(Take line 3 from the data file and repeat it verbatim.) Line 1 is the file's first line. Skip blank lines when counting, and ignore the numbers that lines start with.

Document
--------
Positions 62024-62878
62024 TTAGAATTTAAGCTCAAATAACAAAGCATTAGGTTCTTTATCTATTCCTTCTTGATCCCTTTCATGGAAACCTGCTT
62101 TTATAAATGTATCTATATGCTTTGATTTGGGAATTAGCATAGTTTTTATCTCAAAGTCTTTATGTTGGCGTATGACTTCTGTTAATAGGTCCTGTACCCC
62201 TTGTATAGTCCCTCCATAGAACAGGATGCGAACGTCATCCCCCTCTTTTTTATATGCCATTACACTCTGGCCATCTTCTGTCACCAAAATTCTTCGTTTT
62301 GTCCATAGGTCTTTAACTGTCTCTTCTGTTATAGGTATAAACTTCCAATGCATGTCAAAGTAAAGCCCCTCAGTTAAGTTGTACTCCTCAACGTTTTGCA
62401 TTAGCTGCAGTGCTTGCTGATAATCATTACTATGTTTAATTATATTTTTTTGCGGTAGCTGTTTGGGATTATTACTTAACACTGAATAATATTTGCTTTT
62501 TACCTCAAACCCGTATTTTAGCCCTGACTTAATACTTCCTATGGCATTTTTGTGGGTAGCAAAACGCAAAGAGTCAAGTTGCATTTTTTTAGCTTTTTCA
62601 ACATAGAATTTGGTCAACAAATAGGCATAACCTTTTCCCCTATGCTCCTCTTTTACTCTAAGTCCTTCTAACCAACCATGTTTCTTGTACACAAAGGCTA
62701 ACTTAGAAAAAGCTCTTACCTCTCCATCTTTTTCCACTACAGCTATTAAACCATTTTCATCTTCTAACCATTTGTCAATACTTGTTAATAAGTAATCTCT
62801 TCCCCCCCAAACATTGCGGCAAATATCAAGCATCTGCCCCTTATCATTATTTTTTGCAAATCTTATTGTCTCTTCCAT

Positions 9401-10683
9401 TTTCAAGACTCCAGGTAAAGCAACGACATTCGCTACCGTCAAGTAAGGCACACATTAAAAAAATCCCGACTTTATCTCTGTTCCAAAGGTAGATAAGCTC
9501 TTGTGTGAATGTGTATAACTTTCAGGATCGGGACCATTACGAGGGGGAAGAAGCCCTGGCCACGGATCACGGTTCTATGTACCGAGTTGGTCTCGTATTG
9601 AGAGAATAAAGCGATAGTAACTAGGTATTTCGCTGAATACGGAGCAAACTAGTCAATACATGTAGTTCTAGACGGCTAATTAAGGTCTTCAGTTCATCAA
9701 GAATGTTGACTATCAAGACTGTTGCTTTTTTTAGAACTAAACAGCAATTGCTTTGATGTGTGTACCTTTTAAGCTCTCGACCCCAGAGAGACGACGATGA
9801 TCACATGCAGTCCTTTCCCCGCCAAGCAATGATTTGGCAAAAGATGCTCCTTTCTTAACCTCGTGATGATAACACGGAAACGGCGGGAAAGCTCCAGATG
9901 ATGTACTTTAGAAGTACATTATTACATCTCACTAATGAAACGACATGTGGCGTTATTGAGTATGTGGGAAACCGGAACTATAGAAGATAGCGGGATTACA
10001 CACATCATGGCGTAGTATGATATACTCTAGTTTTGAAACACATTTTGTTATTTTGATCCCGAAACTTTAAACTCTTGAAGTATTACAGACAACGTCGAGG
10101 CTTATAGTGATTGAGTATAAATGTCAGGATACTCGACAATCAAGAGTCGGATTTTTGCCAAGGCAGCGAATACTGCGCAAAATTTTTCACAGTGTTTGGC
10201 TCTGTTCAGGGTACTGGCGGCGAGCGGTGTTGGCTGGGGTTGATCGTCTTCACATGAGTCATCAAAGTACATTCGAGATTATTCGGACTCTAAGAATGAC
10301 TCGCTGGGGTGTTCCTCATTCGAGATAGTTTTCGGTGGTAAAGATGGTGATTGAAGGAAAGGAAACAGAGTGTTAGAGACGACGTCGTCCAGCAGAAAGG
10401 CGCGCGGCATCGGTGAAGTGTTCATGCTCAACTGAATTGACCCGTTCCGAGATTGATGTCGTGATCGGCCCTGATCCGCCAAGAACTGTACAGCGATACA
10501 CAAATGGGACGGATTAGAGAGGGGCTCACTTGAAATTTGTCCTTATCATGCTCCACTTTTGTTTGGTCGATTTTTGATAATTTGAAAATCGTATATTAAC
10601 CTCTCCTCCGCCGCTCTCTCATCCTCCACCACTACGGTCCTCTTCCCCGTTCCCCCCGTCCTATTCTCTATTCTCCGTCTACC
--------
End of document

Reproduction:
62101 TTATAAATGTATCTATATGCTTTGATTTGGGAATTAGCATAGTTTTTATCTCAAAGTCTTTATGTTGGCGTATGACTTCTGTTAATAGGTCCTGTACCCC